Marketplace Scratch Pad

What the puck?

Scott Jagow Oct 14, 2009

I plopped down on the couch yesterday to watch a good ole hockey game, only to discover that it wasn’t on because Directv and the Versus network are having a nasty feud. Now, you might not care that I missed my hockey game, but there may be something here to care about.

Here’s Directv’s explanation:

Unfortunately, Versus is no longer available on DIRECTV. Comcast, the largest cable company in the U.S. and our largest competitor, owns the channel and has forced us to pull it down…

… if we were to accept their unreasonable demands, we would have no choice but to pass on the increase in cost to our valued customers. We do not want this to happen, especially in these difficult economic times. That’s why we’re standing firm in our negotiations with Comcast.

Directv says Comcast is demanding “outrageous” new programming fees. Comcast says Directv wants to put Versus on a new tier and charge customers more to get it, and that Directv is lying about the rate hike.

Here’s why this childish bickering has broader interest: Comcast is a content provider AND a cable company. Let’s say Comcast is asking for higher fees. Why wouldn’t they? Yes, fewer people are watching Versus right now, but Directv may be losing subscribers over this. And that’s a win for Comcast. So what are they more concerned with?

These feuds and conflicting interests may become more uh, universal if Comcast gets majority ownership of NBC Universal. Today, Vivendi shareholders met in France to talk about the possibility of selling their stake.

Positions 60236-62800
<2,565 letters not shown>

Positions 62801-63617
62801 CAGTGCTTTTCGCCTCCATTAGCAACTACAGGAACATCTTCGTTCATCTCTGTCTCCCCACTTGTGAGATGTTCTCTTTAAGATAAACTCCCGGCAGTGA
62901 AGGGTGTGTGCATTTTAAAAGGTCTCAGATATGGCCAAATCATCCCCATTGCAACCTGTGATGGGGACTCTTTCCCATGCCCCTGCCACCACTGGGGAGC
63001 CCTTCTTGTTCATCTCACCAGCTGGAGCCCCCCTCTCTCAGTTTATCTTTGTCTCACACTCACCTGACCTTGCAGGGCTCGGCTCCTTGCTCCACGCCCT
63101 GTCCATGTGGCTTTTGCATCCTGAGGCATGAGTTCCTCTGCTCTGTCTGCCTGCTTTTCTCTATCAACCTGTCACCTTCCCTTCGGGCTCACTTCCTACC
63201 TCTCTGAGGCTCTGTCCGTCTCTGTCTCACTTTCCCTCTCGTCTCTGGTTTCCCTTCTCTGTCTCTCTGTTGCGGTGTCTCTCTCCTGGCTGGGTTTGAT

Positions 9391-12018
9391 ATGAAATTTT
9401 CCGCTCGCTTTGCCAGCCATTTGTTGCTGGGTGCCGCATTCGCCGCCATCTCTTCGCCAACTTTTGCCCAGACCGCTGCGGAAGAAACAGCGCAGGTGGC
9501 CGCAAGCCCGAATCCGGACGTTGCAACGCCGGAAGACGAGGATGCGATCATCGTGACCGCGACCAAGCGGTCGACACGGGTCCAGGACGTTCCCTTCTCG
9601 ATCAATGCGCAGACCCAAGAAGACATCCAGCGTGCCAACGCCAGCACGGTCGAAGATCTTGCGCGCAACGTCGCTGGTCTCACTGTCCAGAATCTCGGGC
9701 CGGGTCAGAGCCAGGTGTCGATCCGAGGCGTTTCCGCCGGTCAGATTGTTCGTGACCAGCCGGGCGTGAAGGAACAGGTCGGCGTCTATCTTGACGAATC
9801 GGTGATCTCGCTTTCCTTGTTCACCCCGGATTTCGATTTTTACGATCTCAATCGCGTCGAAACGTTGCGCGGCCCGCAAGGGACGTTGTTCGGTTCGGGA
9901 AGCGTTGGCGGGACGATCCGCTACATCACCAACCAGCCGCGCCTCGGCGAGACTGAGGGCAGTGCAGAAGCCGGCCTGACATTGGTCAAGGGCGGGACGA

Comcast already owns several other cable channels besides Versus, including E! and the Golf Channel. If Comcast gets control of NBC Universal, it will have much more content, including Hulu. The end of free TV on the web?

The group, Free Press, is lobbying against the Comcast-NBC Universal deal:

The idea of this mega-merger raises many troubling questions regarding media concentration, competition and the public interest. The union of Comcast and NBC Universal would create a juggernaut large enough to dictate what programming U.S. consumers can watch, and whether independent and diverse viewpoints will be heard on the largest cable systems and on the Internet.

Last week on Marketplace, reporter Jeremy Hobson looked at what this would mean for NBC Universal:

Analyst Laura Martin at Soleil Securities says GE’s frugality has been downright harmful to NBC.

Laura Martin: They’ve been cutting back and doing stupid things like putting Leno in prime time, which has really destroyed a lot of value and angered a lot of advertisers, because they’re trying to save money.

If Comcast runs the show, Martin expects NBC will have better programming.

But for some reason, Comcast’s cable rival Time Warner is overjoyed that Comcast might get NBC Universal. The CEO’s quote:

“We love to see our competitors taking risks,” Bewkes said.

I don’t know. I don’t see a lot of risk, but I can see the potential for more blackouts in my future.

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